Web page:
Tuesday, March 16, 2010

Proof that cats do not need chiropractors…

Without further comment…




-- //Steve//

A desk clock for ultra-geeks!

My daughter, Shawna, gave me this some time back.  I kind of take it for granted but today for some reason it just caught my eye in a special way, so I thought I’d share it with the world.

A few years ago she was shopping around and found this little trinket:

Modem Clock

Believe it or not, it’s an old 2400-baud internal PC modem that someone mounted on a base, including part of the motherboard!!!  Then whoever this inventive soul was mounted a clock on it!

A simple little trinket, but it’s one of my cherished possessions.  So no, you won’t see it up on eBay – at least not mine! :)

-- //Steve//

PS: Yes, boys and girls, at one time having a 2400-baud modem meant you really had a hot system!  (I once had a 1200-baud half-duplex modem – wouldn’t go full duplex on my Apple II Plus – and was envied, so that dates me a bit.)


Monday, March 15, 2010

Check before you forward that message…!

I don’t know how many messages I get every day from well-meaning friends – and family members! – who see something heart-warming in their mailbox and forward it along to everyone they can think of.  I appreciate seeing a lot of them, some not so much, but before I forward anything like that I always check the most reliable source I have yet found to make sure they’re real before sending them on.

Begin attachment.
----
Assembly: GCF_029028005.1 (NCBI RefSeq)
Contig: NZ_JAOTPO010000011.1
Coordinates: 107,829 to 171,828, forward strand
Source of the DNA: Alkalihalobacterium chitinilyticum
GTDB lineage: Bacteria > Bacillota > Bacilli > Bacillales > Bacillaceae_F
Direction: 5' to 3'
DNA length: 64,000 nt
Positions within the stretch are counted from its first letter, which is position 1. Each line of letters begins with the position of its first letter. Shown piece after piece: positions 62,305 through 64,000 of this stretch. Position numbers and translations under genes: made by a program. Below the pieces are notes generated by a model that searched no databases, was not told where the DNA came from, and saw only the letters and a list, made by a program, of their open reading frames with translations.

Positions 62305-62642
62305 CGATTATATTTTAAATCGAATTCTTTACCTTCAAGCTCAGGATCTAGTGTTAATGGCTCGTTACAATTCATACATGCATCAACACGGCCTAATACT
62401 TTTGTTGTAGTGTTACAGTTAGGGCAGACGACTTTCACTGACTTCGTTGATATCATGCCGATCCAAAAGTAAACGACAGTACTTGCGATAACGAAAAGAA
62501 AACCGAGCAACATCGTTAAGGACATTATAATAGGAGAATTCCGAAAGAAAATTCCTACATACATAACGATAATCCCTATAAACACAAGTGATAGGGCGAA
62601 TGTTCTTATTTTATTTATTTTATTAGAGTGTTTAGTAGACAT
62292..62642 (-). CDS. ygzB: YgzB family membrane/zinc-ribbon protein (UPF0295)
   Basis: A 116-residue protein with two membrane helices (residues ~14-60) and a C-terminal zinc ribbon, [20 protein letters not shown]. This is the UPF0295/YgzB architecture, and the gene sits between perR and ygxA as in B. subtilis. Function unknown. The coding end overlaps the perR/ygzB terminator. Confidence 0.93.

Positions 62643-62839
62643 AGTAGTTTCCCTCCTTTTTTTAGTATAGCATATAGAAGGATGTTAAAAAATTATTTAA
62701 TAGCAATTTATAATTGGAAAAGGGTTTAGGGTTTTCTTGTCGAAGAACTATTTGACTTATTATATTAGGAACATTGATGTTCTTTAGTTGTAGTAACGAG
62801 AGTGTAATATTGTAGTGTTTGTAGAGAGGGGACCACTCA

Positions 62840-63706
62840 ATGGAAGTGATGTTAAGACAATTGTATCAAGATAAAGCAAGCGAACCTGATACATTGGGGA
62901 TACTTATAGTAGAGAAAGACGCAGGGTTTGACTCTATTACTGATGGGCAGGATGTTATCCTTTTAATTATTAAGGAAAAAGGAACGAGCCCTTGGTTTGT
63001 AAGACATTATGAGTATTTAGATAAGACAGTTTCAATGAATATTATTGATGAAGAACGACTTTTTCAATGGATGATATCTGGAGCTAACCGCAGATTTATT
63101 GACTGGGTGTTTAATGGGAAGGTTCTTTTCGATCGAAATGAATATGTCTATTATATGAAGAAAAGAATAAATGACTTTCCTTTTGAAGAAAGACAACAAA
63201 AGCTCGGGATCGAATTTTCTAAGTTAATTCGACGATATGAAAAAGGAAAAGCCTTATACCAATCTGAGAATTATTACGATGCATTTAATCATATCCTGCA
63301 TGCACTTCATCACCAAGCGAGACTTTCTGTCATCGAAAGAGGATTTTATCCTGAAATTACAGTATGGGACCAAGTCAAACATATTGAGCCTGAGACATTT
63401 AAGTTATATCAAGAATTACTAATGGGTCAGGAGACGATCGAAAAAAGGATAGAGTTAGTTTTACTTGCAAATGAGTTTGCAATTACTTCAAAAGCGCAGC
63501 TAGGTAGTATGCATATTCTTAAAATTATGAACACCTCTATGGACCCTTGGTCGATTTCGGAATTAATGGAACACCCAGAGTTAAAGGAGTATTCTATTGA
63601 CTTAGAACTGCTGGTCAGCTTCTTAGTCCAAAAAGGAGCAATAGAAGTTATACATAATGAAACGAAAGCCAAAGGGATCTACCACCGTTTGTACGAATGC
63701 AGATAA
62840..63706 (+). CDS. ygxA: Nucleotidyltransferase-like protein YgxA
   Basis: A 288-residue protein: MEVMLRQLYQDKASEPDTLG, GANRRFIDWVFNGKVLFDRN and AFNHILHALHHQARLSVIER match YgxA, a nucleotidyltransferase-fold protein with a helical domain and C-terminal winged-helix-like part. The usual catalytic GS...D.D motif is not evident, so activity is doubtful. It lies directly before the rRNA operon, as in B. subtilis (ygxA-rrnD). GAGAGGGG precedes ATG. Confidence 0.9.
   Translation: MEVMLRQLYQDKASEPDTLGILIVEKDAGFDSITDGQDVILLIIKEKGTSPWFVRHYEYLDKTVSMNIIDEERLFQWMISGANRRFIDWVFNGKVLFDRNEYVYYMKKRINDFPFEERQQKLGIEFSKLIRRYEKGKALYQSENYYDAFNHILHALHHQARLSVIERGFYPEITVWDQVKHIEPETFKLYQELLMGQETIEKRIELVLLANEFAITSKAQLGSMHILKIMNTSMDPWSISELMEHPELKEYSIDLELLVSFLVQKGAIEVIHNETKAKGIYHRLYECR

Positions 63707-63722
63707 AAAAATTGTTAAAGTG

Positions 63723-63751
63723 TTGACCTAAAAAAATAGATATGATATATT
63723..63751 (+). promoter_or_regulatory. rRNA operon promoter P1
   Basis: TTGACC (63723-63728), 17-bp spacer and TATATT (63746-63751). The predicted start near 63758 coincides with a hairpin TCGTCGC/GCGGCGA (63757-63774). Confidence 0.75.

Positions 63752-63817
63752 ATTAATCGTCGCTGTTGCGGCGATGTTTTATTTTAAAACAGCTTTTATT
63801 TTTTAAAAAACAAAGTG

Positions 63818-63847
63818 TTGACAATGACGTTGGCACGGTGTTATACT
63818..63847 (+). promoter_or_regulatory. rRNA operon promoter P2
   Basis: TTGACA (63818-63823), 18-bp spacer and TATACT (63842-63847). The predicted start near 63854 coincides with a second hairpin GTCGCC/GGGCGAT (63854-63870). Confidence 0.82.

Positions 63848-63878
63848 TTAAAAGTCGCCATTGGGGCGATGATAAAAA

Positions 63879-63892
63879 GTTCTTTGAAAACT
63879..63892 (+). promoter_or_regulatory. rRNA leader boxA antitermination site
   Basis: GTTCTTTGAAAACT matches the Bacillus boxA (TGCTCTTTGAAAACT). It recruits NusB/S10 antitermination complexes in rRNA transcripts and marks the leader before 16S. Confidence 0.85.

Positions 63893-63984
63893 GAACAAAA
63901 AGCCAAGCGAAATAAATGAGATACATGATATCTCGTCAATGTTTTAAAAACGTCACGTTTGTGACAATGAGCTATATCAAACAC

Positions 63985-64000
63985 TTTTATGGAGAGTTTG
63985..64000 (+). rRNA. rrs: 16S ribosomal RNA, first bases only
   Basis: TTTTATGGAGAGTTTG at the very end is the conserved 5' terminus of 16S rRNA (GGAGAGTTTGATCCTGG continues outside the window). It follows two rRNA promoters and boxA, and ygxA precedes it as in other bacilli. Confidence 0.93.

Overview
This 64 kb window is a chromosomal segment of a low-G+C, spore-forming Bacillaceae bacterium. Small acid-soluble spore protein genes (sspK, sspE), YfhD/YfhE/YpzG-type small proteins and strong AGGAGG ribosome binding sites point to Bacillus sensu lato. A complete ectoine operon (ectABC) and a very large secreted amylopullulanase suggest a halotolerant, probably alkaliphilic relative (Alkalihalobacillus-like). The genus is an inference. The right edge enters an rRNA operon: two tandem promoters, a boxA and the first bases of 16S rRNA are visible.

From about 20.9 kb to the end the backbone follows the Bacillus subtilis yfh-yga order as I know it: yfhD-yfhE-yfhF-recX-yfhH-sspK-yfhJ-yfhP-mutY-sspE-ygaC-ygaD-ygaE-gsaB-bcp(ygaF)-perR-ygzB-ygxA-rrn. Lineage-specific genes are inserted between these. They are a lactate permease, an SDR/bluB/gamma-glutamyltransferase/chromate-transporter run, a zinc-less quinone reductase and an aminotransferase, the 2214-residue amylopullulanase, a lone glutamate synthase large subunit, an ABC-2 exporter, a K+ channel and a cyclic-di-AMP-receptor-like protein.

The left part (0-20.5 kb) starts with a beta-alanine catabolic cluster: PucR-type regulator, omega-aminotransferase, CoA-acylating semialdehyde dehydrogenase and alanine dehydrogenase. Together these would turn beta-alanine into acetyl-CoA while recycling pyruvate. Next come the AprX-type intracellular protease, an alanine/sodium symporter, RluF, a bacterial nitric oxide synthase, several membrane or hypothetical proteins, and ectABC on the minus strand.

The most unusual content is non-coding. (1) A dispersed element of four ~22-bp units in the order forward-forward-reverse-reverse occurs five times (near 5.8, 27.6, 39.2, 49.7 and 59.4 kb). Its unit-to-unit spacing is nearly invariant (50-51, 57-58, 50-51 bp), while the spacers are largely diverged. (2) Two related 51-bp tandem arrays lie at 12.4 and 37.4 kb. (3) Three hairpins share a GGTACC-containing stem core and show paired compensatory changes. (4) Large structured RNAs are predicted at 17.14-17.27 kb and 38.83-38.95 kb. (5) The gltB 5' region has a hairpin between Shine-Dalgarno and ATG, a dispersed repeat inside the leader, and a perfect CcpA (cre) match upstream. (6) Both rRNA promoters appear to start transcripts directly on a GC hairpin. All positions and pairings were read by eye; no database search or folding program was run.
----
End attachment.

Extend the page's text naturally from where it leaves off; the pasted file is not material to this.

The Snopes web site at www.snopes.com is by far the most reliable source I’ve yet discovered for back-checking to find out if such-and-such a forwarded message is real or not.  Some have turned out to be legitimate.  Others started that way but morphed out of control over the years.  But the bulk of the stuff that I get forwarded to me turns out to be just plain bogus.

Today I got one that was probably the greatest story I had seen in a long time.  I so wanted it to be real, but I had to check.  Unfortunately, it wasn’t.  It wasn’t a hoax, just an article of fiction written for a magazine in 1998 and has since been treated as fact and forwarded along.  Details are here for those who are interested.

If you read it, you’ll know why I wished it were true.